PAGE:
From oily baking sheets, to caked-up skillet, to bubbling deep fryers, there's just no getting around grease: especially in a busy commercial kitchen.
It's standard practice for professional kitchens to be fitted with grease traps – plumbing devices that catch and collect oil and solid fats before they can enter the wastewater disposal system. And although they're fairly simple in design, grease traps do require some maintenance to keep functioning smoothly.
Our grease trap management tips will help your kitchen continue to run like a "well-oiled" machine:
Control Your Grease Disposal
Grease traps are great at keeping oil and chunks of fat out of your pipes and the public sewage system. But they aren't magic – that same runoff that clogs up pipelines will overwhelm your grease trap eventually. When that happens, its effectiveness as a filter is seriously reduced.
Fortunately, grease traps can be cleaned out (we'll get to this soon). But since this process takes time and effort, it's best if you can limit the amount of oil that enters your grease trap in the first place. Secure the drain screens/covers tightly to block solid debris from getting in, and be sure to scrape solidified oil out of pots/pans before washing.
New employees should receive training in your kitchen's grease disposal management processes. It may also be helpful to post signs by kitchen sinks reminding employees to keep fats out of the drain whenever possible.
Cooking Oil – Save, Don't Dump!
If you didn’t already know, cooking oil has become quite the commodity in itself – used in manufacturing soaps, detergents, even biodiesel fuel. Make the effort to recycle it! You'll be protecting the plumbing while also turning that kitchen "waste" into a brand-new revenue stream.
If that's not enough motivation, know that many cities and townships have strict regulations on how cooking oils are disposed of. Because grease can be harmful to pipes, sewage systems, and drainage fields, simply dumping it down the drain can result in hefty fines – or worse.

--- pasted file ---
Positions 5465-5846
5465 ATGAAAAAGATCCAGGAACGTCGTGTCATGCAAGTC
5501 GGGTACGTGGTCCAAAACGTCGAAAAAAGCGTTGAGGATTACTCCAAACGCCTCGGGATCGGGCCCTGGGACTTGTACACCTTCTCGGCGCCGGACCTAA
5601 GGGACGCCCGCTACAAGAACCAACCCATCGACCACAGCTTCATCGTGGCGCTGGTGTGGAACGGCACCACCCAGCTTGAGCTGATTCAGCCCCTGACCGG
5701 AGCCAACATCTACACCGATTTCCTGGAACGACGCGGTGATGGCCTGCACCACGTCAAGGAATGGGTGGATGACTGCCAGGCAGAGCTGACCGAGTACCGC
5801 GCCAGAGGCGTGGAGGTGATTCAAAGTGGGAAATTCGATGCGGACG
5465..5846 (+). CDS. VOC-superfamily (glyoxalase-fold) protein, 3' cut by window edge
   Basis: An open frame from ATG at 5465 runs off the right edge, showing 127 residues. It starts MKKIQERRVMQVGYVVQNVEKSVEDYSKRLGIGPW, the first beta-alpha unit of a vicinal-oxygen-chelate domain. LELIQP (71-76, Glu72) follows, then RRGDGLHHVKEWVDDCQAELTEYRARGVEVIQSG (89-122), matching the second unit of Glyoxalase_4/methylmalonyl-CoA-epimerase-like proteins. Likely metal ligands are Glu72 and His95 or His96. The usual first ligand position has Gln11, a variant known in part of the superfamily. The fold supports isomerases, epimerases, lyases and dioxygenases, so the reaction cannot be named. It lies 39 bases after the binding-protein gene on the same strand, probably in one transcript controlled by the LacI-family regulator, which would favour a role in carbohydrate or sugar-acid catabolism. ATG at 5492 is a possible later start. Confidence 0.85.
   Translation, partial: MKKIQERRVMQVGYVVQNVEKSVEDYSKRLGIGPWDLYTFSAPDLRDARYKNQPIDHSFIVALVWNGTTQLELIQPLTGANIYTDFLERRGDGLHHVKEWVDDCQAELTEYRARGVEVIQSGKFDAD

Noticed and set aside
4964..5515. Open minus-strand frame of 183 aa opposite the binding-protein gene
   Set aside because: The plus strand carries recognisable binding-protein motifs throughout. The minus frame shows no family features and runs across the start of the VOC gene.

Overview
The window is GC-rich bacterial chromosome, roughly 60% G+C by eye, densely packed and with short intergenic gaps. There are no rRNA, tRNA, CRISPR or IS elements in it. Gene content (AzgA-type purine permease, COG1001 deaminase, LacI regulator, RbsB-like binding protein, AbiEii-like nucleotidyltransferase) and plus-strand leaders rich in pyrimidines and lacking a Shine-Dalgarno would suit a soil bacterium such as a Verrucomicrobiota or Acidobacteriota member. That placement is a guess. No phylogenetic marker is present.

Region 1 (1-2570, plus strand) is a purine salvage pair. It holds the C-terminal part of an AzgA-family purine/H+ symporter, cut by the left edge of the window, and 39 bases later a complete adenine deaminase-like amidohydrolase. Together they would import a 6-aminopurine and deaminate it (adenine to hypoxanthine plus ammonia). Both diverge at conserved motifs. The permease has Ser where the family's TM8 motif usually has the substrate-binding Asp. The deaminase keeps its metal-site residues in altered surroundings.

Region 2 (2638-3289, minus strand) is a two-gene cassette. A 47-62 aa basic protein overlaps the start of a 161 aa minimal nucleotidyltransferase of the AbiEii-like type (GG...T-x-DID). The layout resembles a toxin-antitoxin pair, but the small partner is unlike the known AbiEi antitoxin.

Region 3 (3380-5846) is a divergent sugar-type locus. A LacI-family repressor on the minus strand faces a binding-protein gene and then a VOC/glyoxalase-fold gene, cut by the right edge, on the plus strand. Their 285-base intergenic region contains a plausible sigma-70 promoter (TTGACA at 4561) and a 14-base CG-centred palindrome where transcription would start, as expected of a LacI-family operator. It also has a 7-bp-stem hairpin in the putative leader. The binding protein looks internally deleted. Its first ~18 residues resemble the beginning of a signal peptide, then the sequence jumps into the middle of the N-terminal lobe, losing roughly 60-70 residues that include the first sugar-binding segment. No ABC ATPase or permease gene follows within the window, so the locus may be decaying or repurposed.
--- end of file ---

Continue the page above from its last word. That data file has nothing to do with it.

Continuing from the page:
Note that unlike "yellow grease" that comes straight from the fryer, oil removed from grease traps (or "brown grease") generally contains rotted food solids and is not often fit for recycling. So remember to set aside oil before cleaning your cookware and appliances, preferably in a dedicated bucket or other container.
Have Your Grease Traps Professionally Cleaned
Staying on top of your grease traps' status – not to mention the complex municipal standards on grease disposal – can be tough for busy restaurant owners/managers. The easiest way to handle it, by far, is to work with a professional grease collection and grease trap cleaning service.
How often do grease traps need cleaning? It depends on how busy your kitchen is, what kinds of food you prepare, and how well your staff is doing at limiting the amount of grease that enters the drain. But as a rule of thumb, every 1-3 months is a good timeline for most professional kitchens.
Remember to record your cleaning appointments in a waste manifest, tracking the date of each one along with how much grease was pumped out. Doing so will help you optimize how often you schedule new appointments and limit unnecessary expenses.
For grease trap cleaning, cooking oil recycling, and other professional kitchen solutions with an eco-friendly approach, there’s only one Grand Natural. Contact us online or call (855) 519-5550 today for more information.